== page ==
The Northern New Mexico Area
The Rio Grande river is at the center of north-central New Mexico, as it flows south out of Colorado and into a 74-mile long 800’ deep volcanic gorge. It is also the centerpiece of the 245,000 acre Rio Grande del Norte National Monument.
The southernmost mountain chain in the Rockies, the Sangre de Cristo Mountains, lie immediately to the east of the Rio Grande. The town of Taos is located at the foot of these mountains, and only a few miles distant from the Rio Grande Gorge. Hwy 64 crosses over the river on the Rio Grande Gorge High Bridge, 7 miles to the west of Taos. Taos is known for its skiing and rafting, the multi-story Taos Indian Pueblo and it’s fabulous climate. Other towns found near Taos are Questa, to the north, and Red River and Eagle Nest to the east. Both the latter also offer skiing. There is fishing in Eagle Nest Lake and the Cimarron River.
The Brazos Mountains are found to the west of the Rio Grande. Hwy. 64 passes through the village of Tres Piedras and continues over these mountains to the valley of the Rio Chama. The town of Chama serves as the southern terminus of the Cumbres and Toltec narrow gauge railway, which travels north into Colorado and ends at the town of Antonito, located on Hwy. 285. The Rio Chama passes through the Chama Canyon, with its wilderness rafting, then Abiquiu, once home to the artist Georgia O’Keefe, and joins the Rio Grande in Espanola.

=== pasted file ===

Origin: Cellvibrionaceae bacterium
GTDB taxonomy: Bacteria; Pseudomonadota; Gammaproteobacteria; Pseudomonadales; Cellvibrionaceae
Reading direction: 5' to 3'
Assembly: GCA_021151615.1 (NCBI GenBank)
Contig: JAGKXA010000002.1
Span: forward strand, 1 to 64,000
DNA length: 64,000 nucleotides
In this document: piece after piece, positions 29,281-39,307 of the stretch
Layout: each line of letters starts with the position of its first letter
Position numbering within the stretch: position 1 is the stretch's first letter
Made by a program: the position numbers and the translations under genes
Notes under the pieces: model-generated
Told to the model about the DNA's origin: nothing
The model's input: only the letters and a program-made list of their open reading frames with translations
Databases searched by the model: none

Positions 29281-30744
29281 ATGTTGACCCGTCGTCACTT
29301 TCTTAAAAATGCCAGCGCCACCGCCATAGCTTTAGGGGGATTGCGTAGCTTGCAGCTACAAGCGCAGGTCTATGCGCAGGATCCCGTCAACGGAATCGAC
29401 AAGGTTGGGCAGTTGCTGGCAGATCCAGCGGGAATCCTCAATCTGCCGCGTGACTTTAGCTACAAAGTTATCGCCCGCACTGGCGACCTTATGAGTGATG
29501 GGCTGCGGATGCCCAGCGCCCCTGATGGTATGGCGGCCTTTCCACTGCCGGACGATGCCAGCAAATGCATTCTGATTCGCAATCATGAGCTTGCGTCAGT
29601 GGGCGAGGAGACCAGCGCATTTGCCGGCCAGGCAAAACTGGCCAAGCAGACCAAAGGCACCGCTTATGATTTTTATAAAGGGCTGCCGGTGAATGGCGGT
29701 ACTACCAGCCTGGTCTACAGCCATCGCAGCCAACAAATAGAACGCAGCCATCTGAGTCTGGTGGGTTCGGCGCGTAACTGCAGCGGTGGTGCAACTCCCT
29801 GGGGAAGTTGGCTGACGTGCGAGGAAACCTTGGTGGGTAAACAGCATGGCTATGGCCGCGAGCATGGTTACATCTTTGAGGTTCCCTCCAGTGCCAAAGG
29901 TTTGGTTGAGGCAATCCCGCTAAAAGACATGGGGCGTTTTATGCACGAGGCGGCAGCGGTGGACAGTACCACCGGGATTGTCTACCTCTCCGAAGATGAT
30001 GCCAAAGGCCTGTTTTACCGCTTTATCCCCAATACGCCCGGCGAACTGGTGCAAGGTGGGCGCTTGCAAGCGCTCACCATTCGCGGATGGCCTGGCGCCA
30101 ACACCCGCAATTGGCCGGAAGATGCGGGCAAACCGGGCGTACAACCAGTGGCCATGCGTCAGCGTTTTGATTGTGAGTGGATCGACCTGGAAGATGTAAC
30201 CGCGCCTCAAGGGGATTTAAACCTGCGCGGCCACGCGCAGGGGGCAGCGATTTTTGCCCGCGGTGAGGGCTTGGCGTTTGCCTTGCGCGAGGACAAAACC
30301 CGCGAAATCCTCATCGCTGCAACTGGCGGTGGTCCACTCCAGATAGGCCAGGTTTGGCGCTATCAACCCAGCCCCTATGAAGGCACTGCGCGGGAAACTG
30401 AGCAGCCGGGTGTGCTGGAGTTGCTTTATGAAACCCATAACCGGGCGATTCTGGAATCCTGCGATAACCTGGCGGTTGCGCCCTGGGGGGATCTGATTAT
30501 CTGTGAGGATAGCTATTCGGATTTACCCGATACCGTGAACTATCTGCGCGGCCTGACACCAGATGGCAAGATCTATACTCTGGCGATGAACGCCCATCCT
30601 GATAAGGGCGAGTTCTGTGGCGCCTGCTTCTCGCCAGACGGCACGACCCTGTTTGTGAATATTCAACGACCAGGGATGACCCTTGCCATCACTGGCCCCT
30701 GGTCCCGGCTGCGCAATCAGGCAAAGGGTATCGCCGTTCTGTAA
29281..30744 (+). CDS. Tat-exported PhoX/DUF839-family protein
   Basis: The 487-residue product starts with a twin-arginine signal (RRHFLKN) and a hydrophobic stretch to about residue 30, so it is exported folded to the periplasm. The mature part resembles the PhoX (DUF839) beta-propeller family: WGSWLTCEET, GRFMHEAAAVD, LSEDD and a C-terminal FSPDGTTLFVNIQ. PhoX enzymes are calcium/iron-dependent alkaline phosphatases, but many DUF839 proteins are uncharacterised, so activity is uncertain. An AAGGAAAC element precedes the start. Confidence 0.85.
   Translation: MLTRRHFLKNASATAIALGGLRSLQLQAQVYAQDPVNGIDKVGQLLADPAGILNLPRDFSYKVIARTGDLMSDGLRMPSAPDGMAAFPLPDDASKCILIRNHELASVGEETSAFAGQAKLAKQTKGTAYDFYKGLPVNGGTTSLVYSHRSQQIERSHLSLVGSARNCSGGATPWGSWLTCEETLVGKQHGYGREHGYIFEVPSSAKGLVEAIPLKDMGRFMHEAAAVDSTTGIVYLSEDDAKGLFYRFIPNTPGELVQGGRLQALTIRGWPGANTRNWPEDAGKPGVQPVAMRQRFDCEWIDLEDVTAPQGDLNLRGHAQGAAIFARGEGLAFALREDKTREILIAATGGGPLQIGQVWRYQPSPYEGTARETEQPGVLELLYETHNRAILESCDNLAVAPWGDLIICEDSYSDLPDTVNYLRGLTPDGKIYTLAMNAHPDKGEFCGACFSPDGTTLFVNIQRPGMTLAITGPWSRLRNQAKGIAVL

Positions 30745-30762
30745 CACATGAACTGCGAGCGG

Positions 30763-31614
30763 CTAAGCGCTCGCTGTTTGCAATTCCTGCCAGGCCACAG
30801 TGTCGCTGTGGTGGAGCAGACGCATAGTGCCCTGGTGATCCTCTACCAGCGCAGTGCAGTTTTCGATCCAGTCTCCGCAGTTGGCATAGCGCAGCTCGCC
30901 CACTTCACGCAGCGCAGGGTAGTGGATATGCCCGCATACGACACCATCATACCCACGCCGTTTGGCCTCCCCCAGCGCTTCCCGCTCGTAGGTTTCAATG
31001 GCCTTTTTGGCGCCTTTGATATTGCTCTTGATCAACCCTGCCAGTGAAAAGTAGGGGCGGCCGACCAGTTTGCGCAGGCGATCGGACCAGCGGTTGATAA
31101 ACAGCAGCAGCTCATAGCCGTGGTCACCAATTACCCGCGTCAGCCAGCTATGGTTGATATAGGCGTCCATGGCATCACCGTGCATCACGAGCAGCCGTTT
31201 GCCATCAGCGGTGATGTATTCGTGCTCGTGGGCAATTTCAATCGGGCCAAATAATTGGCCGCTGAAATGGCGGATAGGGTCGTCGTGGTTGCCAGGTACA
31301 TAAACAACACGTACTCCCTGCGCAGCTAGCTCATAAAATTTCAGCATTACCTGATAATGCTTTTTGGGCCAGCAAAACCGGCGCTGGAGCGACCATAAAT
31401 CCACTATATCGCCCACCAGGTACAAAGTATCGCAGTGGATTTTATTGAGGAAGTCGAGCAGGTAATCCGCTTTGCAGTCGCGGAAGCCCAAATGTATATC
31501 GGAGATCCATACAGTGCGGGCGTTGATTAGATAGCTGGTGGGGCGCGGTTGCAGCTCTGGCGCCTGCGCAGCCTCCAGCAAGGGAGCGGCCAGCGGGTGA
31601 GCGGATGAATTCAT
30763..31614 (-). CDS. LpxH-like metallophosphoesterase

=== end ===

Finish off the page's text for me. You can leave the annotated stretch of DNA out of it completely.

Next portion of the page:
The Rio Grande exits its gorge south of Taos, at Pilar, the site of the exciting Racecourse rapids. After passing through the Espanola Valley, the Rio Grande enters White Rock Canyon, with Bandelier National Monument, Los Alamos and the Jemez Mountains just to the west. Santa Fe is located 15 miles to the east of White Rock Canyon.
Other items of interest in the northern part of the state include numerous Indian Pueblos that host ceremonial dances (and casinos), Ojo Caliente Hot Springs Resort, other ski areas, a popular zip-line at Angel Fire ski area, the small Spanish villages of Penasco, Las Trampas, Truchas and Chimayo and the well-known attractions of Santa Fe, the state capitol.